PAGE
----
CLEANUP: Bundaberg Regional Council contractor Glenn Rumsey with some of the mountains of rubbish he has collected along the banks of the Burnett River over the past four weeks.
CLEANUP: Bundaberg Regional Council contractor Glenn Rumsey with some of the mountains of rubbish he has collected along the banks of the Burnett River over the past four weeks. Mike Knott BUN021118GLE2

FERAL: Contractor reveals gross truth of Burnett River

THOUSANDS of hunks of rubbish including eight mattresses, four broken toilets, two car batteries and 3500 pieces of plastic have been dragged out of the Burnett River.

The disturbing find comes after local fisherman Glenn Rumsey, 50, spent the past four weeks scouring the riverbank and waterway for debris dumped between Kirbys Wall and the CBD.

Contracted to clean up the 2.5km portion of river by the Bundaberg Regional Council earlier this year, Mr Rumsey is now in his second month of the 12-week job.

Despite the short timeframe, however, Mr Rumsey has already fished out thousands of bits of trash from the Burnett River.

The most shocking of his spoils include roughly 3500 plastic bags and water bottles, 22 crab traps and 10 flat screen TVs.

A further 20 tires, eight mattresses, four fridges and about 15 trolleys were also retrieved from the area.

Mr Rumsey told the NewsMail out of his entire haul, the most unsettling sight in his eyes were the dumped shopping trolleys.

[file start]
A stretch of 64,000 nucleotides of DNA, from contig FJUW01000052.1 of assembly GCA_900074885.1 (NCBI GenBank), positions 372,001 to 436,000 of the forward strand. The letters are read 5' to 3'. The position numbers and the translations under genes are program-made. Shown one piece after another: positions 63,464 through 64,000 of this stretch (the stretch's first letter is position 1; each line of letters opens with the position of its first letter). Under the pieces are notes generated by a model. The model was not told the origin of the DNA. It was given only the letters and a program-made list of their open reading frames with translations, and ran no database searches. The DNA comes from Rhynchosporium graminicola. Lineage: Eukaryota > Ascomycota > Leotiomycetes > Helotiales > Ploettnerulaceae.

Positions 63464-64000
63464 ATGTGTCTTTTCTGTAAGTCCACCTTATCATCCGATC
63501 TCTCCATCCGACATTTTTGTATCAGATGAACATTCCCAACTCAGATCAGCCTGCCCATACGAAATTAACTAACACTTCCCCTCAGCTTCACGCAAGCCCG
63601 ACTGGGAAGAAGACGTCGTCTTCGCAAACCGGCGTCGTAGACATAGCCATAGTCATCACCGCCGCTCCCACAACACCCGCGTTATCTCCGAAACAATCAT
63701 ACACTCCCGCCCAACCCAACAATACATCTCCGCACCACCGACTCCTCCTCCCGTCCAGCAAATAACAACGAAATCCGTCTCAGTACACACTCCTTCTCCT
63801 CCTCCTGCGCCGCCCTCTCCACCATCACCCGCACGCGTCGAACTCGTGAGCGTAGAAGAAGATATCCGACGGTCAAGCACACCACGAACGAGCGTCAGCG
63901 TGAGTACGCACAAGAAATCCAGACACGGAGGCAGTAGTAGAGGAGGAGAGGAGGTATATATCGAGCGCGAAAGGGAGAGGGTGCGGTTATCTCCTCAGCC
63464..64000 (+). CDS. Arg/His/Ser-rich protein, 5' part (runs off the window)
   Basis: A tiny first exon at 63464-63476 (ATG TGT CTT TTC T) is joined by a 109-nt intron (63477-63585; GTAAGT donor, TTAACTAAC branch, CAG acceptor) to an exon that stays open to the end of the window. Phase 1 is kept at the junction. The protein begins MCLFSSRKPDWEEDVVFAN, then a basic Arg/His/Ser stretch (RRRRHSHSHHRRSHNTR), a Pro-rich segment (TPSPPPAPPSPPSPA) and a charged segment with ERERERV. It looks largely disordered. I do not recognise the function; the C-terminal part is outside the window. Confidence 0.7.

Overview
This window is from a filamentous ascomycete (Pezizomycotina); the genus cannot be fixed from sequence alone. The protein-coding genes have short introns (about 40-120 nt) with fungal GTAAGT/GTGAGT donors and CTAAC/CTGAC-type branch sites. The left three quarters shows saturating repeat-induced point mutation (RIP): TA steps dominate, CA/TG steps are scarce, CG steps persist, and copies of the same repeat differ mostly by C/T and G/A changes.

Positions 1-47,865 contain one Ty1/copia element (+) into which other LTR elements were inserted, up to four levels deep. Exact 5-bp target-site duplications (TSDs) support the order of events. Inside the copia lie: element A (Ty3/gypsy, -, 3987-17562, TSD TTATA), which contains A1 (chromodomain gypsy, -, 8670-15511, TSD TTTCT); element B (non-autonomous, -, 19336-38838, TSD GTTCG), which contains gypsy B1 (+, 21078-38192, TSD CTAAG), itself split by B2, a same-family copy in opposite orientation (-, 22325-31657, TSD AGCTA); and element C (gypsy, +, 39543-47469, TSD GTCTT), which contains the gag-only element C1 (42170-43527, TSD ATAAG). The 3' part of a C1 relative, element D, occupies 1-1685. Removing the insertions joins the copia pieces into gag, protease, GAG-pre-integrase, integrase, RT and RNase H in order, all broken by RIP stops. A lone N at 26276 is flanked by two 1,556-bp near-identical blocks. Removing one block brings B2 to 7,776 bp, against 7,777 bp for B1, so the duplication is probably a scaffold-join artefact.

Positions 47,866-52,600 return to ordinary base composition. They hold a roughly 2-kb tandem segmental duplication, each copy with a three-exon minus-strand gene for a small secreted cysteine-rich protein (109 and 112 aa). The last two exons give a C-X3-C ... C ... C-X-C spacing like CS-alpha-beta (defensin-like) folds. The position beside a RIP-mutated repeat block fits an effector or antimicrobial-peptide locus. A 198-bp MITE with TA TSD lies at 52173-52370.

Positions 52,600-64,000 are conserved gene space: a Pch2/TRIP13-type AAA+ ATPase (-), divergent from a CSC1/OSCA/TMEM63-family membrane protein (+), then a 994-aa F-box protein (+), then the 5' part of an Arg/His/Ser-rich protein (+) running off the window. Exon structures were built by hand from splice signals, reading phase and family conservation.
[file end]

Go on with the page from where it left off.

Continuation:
"They're the main problem because they jam up the creeks," he said.

"They fill up with leaves and then block it all up. It's pretty bad.

"Plus I don't know where to dump them. I shouldn't have to be paying for the fuel to get them out and find a place to put them.

"Trolleys and abandoned crab traps are a really bad problem in the river. It's quite dangerous."

Of the dozen crab traps Mr Rumsey has dragged out of the river since starting the clean-up last month, several had dead mud crabs inside of them.

"People just leave the crab traps there when they're done with them," he said.

"And then when fish swim in and get caught, crabs go in there. It's called ghost trapping."

Mr Rumsey's clean-up work began after he contacted the council asking whether his mission could be funded.

"I sent a letter to the environmental section and they liked it," he told the NewsMail.

"It is a pretty good thing to do. There's enough rubbish there to last three months, easy."

Contractor's dirty finds

  • a 200L and a 100L drum
  • a cooler esky
  • PVC and steel pipes
  • an old ferry ramp
  • a bird cage
  • a bed frame
  • wooden planks
  • a table
  • 400 aluminium cans
  • items of clothing
  • some chicken wire
  • a child's cot
  • corrugated iron sheets
  • broken glass
  • an ink printer
  • two chairs
  • house cladding
  • buckets

The Avondale resident said he was keen to keep the program going but would need more funding for that dream to become reality.

"I think if people could see how much garbage I pull out of there, it'd add a bit of worry," Mr Rumsey said.

"Right now it still does a good thing, but I honestly think it needs to be a weekly job throughout the whole year.

"If it's weekly you'd get on top of the pollution and be able to control it."

A spokesperson said council was currently investigating "options for the installation of gross pollutant traps to reduce the amount of rubbish" in the region's waterways.

"These initiatives are part of council's commitment to protecting and preserving the natural environment," they said.

"We're calling on the community to play its part by disposing of rubbish responsibly."



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